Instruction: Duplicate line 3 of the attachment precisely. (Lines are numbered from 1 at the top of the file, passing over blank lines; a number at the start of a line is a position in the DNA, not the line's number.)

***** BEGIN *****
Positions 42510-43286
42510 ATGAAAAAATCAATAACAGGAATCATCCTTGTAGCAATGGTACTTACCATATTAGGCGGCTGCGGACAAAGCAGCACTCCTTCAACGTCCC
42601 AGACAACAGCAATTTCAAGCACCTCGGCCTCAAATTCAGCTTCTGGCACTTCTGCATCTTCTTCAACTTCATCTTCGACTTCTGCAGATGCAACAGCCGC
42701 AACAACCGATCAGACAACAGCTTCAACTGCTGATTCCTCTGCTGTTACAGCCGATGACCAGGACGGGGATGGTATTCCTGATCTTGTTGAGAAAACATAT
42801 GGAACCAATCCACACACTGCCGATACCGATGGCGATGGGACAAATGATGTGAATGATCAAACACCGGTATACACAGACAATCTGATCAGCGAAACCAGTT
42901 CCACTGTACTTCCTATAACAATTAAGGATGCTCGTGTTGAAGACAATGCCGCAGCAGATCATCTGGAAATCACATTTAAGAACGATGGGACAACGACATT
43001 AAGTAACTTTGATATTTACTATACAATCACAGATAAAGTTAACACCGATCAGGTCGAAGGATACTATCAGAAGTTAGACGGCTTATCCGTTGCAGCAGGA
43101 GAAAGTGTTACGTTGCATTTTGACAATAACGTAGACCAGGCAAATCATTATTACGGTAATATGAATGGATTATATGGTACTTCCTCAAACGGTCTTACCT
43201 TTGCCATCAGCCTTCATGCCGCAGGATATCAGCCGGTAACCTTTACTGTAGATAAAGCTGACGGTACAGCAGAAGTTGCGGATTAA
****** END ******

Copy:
42601 AGACAACAGCAATTTCAAGCACCTCGGCCTCAAATTCAGCTTCTGGCACTTCTGCATCTTCTTCAACTTCATCTTCGACTTCTGCAGATGCAACAGCCGC